Starting today, you can now follow Barrett Sports Media on Twitter @BSMStaff. You can also follow Barrett News Media on Twitter @BNMStaff. Each brand also has its own Facebook page. Moving forward, we will promote sports media content on our sports accounts, and news media content on our news accounts. We started with that approach for BNM when the brand launched in September 2020, but expecting people to read another site and follow other social accounts was a tall order for a brand that was finding its footing. We made a choice to promote both sports and news under the same social accounts for the past year in order to further grow awareness for the content, and as we stand today, I think many would agree that BNM has made great strides. We’ve built a kick ass team to cover the news media industry, and I’m hoping many of you will take a moment to give BNM’s pages a follow to stay informed.

One thing you will notice is that the @BSMStaff account has replaced the @sportsradiopd account on Twitter. Let’s face it, most people who have followed me on Twitter have done so for BSM or BNM’s content, not for my NY Knicks and pro wrestling rants. I am keeping my @sportsradiopd handle but that is being developed as a brand new personal account. That said, if you enjoy sending DM’s my way, give the new @sportsradiopd account a follow so we can stay in touch. The only account we will use to promote content from both brands under is the Barrett Media account on LinkedIn. Instagram is not a focus right now nor is TikTok or Snapchat. I realize audiences exist everywhere but I’d rather be great at a few things than average at a lot of them.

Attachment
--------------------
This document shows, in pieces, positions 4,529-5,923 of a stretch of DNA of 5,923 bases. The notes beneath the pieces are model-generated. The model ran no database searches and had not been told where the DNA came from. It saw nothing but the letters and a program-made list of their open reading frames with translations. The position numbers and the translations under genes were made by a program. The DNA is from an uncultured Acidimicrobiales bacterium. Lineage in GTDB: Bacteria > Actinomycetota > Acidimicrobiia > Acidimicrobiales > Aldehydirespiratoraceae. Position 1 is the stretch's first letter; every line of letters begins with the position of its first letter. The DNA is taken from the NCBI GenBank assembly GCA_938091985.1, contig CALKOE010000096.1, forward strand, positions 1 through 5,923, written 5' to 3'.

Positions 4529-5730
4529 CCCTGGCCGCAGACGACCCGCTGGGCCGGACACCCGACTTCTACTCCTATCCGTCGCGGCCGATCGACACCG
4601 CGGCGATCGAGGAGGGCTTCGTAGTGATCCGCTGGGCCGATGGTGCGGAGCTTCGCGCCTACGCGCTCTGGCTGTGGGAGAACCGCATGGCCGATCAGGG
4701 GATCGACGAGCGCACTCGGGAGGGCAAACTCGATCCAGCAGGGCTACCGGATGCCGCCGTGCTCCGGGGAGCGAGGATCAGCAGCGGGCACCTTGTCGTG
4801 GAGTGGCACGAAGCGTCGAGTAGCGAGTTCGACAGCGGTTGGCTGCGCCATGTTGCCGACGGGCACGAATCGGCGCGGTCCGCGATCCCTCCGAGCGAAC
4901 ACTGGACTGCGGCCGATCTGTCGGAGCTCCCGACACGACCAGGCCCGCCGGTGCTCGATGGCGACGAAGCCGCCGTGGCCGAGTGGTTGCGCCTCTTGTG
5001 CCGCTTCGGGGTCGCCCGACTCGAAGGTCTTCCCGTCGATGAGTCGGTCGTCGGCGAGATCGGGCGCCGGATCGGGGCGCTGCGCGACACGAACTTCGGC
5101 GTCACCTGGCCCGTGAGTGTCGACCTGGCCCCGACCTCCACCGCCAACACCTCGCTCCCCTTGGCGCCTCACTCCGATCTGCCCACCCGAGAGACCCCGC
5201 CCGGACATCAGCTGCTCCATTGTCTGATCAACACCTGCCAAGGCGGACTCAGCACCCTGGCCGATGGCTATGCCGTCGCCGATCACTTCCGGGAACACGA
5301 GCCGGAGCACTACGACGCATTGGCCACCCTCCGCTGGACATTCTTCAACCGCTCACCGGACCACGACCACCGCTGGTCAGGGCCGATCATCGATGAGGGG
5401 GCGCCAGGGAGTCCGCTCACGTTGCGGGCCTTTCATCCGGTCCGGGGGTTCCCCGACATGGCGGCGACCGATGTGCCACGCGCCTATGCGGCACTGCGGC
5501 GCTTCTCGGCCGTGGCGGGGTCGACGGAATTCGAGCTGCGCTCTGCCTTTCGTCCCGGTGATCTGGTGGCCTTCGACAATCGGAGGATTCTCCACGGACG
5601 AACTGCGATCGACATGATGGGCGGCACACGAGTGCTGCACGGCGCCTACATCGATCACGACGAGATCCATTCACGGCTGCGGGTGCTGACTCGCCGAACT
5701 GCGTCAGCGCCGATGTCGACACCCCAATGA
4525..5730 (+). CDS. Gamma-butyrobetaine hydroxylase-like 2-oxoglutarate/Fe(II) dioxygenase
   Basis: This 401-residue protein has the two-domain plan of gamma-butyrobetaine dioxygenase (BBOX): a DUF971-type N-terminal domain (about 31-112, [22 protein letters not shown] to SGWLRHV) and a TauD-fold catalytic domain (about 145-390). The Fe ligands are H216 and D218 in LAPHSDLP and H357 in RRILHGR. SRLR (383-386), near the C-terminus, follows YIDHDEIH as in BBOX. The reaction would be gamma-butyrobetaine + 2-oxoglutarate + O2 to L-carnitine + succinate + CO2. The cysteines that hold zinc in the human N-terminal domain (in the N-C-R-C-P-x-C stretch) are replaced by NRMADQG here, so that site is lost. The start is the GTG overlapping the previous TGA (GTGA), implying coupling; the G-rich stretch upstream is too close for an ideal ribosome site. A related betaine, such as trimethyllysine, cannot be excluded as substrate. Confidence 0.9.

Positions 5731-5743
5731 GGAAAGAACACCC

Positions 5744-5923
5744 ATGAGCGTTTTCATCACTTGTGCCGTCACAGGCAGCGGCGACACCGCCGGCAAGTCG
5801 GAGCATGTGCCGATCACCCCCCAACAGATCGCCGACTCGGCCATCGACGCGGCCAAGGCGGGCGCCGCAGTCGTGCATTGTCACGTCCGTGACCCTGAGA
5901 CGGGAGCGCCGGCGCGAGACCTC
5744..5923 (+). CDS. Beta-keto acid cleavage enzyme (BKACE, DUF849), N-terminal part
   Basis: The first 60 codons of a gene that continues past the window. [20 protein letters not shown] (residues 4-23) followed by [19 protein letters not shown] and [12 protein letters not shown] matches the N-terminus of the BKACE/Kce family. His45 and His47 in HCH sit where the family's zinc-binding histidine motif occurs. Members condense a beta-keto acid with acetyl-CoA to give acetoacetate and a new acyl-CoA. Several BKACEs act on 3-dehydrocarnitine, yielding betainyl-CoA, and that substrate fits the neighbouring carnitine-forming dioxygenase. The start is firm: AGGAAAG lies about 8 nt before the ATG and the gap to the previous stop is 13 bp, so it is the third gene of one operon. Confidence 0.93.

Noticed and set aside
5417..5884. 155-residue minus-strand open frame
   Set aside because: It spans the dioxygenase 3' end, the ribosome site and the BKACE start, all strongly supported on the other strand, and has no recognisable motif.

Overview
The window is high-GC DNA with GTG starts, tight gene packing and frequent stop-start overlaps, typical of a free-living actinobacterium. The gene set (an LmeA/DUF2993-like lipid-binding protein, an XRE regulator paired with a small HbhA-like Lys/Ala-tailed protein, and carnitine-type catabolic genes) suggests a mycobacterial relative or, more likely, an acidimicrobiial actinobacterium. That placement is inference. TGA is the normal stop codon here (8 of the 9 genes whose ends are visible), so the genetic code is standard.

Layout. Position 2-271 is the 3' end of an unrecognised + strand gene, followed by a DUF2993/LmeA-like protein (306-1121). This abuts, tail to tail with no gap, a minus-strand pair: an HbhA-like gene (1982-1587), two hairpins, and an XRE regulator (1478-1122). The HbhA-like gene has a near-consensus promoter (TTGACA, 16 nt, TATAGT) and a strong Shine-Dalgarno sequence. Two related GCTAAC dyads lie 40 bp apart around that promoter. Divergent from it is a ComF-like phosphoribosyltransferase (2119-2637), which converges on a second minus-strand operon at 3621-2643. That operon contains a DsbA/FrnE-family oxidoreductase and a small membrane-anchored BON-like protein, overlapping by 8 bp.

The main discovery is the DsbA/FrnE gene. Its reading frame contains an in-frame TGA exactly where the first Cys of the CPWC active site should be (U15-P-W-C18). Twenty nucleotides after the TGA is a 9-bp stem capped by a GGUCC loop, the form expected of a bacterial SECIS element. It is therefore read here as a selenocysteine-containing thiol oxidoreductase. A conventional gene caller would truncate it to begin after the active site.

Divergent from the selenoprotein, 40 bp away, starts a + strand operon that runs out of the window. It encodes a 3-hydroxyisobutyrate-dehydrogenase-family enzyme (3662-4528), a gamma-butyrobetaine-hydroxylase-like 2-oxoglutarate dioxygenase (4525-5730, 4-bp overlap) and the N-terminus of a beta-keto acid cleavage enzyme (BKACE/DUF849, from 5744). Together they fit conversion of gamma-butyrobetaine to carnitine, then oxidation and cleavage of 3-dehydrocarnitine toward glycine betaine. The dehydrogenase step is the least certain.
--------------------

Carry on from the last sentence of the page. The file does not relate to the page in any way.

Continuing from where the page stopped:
Now that we’ve tackled the social media changes, let me share another exciting piece of news. I’m thrilled to welcome Jessie Karangu to our brand as a BSM weekly columnist. Jessie has great energy, curiosity, and a genuine love and passion for the media industry. He’s worked for Sinclair television, written for Awful Announcing, and has also hosted podcasts and video shows on YouTube. His knowledge and interest in television is especially strong, and I’m looking forward to featuring his opinions, and perspectives on our website. His debut piece for the site will be released this Wednesday.